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Collaborative team awarded $12.5 million for new NSF Biology Integration Institute


The National Science Foundation (NSF) announced a five-year, $12.5 million grant to integrate biology to a collaborative team based in the Carl R. Woese Institute for Genomic Biology at the University of Illinois Urbana-Champaign. The new institute, Genomics and Eco-evolution of Multi-scale Symbioses (GEMS), will include molecular, organismal, computational and theoretical approaches. 

An interdisciplinary team of 27 professors from microbiology, plant biology, entomology, ecology, evolution, computational biology, and education, led by microbiology professor Rachel Whitaker (IGOH leader/BCXT), evolution, ecology and behavior professor Carla Cáceres (IGOH), and plant biology professor Katy Heath (IGOH) from University of Illinois, ecology and evolution professor Mercedes Pascual from University of Chicago, and biology professor Irene Newton from Indiana University, will integrate recent discoveries about the impact of microbial symbiosis on evolution and ecology. 

“The inspiration behind GEMS is to integrate biology since all too often, fields of biology are siloed by funding, approach, language and culture,” said Whitaker. “Surprisingly, some of the most significant divides on many campuses are between molecular and organismal approaches to biology. Because microbes lie at the interface between these spheres, our focus is on bringing the natural microbial world into view to integrate biology.”

“Symbiosis is the process where two organisms come together to form emergent traits that neither has alone. GEMS recognizes that all around us there are nested symbiosis, with microbes like bacteria and viruses at their center,” said Whitaker. “We see this in many ways as conceptually similar to bringing together molecular and organismal approaches into a unified biology.” 

“We seek to better understand the complex web of interactions that underlies the functioning of ecological systems,” said Pascual. “Through symbioses in the broad sense of the word, the microbial world with its vast diversity changes how we need to address interactions between hosts.”

“Symbioses already unify biology as nearly every living animal and plant harbors a microbial symbiont and each of our cells harbors the remnants of an ancient symbiont – the mitochondrion,” said Newton. “It's clear that symbioses have dramatically altered the evolution of life on the planet and that they continue to have strong eco-evo influences on life.”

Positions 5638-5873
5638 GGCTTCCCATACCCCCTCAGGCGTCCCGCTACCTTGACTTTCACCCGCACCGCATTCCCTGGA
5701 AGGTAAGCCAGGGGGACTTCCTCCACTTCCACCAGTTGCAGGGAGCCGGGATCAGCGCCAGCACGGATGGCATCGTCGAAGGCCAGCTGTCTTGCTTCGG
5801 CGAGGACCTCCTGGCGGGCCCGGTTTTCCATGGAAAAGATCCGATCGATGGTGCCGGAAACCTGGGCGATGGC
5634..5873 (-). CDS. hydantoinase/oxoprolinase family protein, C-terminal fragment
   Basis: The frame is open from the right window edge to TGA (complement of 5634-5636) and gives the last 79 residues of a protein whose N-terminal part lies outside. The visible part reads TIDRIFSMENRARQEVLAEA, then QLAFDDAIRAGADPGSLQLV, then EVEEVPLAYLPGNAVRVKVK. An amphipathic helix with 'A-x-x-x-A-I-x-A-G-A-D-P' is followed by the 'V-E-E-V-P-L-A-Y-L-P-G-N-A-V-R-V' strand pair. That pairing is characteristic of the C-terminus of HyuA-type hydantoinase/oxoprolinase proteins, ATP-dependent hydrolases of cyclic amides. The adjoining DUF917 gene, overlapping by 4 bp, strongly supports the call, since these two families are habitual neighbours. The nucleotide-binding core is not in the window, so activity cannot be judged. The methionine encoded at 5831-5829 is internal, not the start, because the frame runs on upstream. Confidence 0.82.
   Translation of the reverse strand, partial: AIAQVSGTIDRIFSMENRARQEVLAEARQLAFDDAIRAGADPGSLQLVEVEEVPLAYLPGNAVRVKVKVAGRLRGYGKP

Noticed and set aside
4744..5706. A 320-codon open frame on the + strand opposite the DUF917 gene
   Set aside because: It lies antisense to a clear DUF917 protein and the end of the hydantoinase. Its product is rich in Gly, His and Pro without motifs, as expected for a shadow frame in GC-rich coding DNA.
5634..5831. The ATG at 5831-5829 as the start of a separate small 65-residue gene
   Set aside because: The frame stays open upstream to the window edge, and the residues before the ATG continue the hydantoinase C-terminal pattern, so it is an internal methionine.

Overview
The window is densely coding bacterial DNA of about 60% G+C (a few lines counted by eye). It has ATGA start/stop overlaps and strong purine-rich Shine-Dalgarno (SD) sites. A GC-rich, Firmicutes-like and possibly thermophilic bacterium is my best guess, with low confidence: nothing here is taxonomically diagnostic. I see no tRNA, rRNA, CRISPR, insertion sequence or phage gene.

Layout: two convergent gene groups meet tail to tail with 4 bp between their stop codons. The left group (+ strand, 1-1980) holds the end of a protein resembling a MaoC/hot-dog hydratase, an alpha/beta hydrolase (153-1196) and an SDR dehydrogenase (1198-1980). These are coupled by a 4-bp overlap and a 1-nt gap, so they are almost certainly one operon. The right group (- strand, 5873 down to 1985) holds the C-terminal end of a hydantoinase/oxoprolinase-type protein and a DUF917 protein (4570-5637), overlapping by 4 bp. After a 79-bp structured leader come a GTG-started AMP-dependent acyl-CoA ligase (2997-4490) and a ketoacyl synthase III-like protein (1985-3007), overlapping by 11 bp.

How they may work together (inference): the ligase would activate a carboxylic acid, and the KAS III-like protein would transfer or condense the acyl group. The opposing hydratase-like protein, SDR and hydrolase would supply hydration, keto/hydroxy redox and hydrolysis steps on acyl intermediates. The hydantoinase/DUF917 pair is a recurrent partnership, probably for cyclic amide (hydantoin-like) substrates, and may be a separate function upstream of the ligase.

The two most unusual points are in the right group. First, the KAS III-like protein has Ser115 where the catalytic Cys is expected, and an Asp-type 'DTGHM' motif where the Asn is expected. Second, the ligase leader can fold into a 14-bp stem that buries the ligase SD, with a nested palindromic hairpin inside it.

The work will also include University of North Carolina, Greensboro; the Kellogg Biological Station (KBS) Long-Term Ecological Research (LTER) site, Michigan State University; the National Center for Supercomputing Applications (NCSA), University of Illinois Urbana-Champaign; and the National Center for Genome Analysis Support (NCGAS), Indiana University. Partners in outreach endeavors include local Illinois school districts, Project Microbe (University of Illinois Urbana-Champaign), Cena y Ciencias (University of Illinois), the Illinois chapter of the Society for Advancement of Chicanos/Hispanics and Native Americans in Science (SACNAS), the Jim Holland Program at Indiana University, and the Marine Biological Lab (MBL).

NSF support will allow this team to work toward a bold vision that not only uses the study of symbiosis to integrate across science, but to port the best approaches across these institutions, to thoughtfully and effectively engage K-12 students and the broader public, and to break down historical barriers to creative and groundbreaking idea generation.

“What we don't truly understand is how genetic and molecular mechanisms used by microbes to interact with their hosts translates to large scale ecological and evolutionary processes,” said Newton. “With this institute, we will study biology at multiple scales (from genetic and microbial to organismal, ecological, and evolutionary) and involve multiple disciplines within and outside of biology to fill these gaps in knowledge.”

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